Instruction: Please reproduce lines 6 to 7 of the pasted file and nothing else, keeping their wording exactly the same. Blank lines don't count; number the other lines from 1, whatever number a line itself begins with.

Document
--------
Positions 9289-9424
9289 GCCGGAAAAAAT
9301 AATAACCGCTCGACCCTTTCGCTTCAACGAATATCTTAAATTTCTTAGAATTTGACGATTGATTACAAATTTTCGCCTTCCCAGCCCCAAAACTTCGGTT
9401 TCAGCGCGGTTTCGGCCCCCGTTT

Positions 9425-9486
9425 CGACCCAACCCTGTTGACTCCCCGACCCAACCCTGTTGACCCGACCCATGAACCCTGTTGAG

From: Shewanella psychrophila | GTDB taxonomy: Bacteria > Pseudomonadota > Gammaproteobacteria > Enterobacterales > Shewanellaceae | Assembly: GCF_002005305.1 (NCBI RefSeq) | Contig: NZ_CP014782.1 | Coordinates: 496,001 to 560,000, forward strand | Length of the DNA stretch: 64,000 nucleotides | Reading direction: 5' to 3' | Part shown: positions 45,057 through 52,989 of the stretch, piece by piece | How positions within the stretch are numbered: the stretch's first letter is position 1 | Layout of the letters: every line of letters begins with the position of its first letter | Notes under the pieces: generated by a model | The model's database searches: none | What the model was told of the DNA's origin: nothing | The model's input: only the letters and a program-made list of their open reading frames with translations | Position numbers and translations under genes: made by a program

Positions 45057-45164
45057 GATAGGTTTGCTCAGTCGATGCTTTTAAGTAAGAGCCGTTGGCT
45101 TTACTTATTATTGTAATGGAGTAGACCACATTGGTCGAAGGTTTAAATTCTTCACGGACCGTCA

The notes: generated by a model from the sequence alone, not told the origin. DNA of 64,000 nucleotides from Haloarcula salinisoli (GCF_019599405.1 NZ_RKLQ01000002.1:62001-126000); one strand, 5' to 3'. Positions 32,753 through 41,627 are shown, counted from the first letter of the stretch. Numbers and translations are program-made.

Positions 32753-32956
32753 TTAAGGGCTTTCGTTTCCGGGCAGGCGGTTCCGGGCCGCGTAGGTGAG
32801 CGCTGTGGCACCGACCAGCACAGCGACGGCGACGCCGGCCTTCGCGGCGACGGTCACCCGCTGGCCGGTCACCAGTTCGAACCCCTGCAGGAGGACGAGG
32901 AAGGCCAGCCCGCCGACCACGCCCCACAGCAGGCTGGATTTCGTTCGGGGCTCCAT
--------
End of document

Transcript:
9425 CGACCCAACCCTGTTGACTCCCCGACCCAACCCTGTTGACCCGACCCATGAACCCTGTTGAG

From: Shewanella psychrophila | GTDB taxonomy: Bacteria > Pseudomonadota > Gammaproteobacteria > Enterobacterales > Shewanellaceae | Assembly: GCF_002005305.1 (NCBI RefSeq) | Contig: NZ_CP014782.1 | Coordinates: 496,001 to 560,000, forward strand | Length of the DNA stretch: 64,000 nucleotides | Reading direction: 5' to 3' | Part shown: positions 45,057 through 52,989 of the stretch, piece by piece | How positions within the stretch are numbered: the stretch's first letter is position 1 | Layout of the letters: every line of letters begins with the position of its first letter | Notes under the pieces: generated by a model | The model's database searches: none | What the model was told of the DNA's origin: nothing | The model's input: only the letters and a program-made list of their open reading frames with translations | Position numbers and translations under genes: made by a program